Sunday, April 8, 2012

Red Leicester

What we call “Red Leicester” cheese today can be traced back to 17th century and the style of cheese was much influenced by cheesemaking practices in other parts of England. Farmers recognised the need to make their cheeses look, and if possible taste different from cheeses made in other parts of the country and the convention of colouring cheese with annatto – a vegetable dye derived from the husk of the fruit of the annatto tree found in South America and the Caribbean – spread from Gloucester and Cheshire to Leicestershire.

Cheese with a rich orange hue was much valued as it signified high quality. Milk produced by cows grazing on rich grass pastures would naturally have a high carotene content which gave it an orange hue. The cheesemaking process would have concentrated that colour. Other regions of the country then started to colour their milk to mimic Gloucestershire cheese and Leicestershire was routinely coloured.

Most of the cheese was traded in the county town of Leicester and so important did this become that a cheese market was established in the City in 1759 and rules and regulations put in place to determine quality. Henceforth the cheese became to be known as Leicester Cheese.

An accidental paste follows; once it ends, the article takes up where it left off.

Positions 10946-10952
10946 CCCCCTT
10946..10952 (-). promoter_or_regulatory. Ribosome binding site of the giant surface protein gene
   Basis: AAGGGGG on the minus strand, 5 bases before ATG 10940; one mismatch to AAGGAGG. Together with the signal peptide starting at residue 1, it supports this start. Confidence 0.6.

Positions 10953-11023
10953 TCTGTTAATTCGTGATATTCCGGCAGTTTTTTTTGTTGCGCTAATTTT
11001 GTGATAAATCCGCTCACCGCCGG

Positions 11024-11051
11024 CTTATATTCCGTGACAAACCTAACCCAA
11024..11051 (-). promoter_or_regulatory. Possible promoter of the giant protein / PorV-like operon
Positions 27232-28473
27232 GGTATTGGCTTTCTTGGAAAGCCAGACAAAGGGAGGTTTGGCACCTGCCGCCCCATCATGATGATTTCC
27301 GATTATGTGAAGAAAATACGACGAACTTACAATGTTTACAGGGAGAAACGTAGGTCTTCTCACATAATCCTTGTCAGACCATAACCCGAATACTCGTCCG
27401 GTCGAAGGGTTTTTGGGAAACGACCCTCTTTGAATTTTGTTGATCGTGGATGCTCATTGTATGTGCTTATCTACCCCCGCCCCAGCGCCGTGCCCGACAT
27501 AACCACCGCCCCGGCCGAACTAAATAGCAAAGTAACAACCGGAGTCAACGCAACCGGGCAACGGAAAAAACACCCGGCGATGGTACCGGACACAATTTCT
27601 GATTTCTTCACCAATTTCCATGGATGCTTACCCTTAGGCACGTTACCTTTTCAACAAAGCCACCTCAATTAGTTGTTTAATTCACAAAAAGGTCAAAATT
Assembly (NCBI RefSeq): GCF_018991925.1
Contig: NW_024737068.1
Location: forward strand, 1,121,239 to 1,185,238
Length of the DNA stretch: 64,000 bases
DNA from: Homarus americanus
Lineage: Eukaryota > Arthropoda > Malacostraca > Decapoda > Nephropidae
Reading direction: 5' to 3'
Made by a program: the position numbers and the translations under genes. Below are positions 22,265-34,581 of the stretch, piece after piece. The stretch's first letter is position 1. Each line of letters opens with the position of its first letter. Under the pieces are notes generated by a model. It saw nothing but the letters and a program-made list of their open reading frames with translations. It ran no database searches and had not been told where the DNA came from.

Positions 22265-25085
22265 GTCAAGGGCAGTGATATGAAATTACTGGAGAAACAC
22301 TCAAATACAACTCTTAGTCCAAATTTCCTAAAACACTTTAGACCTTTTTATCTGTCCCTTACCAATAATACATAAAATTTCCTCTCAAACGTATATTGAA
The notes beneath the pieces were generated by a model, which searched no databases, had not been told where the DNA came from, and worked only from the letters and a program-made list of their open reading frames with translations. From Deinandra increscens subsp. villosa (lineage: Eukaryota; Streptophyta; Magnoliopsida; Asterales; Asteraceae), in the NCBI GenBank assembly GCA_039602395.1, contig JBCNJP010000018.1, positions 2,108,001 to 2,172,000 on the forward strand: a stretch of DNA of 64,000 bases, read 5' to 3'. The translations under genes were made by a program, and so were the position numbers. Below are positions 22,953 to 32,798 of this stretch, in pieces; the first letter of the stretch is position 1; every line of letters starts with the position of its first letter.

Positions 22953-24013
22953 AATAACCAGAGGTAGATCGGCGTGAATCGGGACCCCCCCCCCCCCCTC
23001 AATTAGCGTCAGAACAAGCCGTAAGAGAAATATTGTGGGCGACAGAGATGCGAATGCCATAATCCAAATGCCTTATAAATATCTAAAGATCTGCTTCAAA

Leicester Cheese was highly rated owing to the fine grazing conditions available in the County and although cheese was sent to other parts of the country – notably London – most was consumed in the county. 

Flavours and Texture

Red Leicester is a russet red hard pressed cheese which will be sold at anything from 3 months to 12 months of age. The traditionally made wheels tend to be firmer and drier but have a luxurious creamy texture and a slightly sweet mellow flavour that becomes stronger as the cheese matures. 

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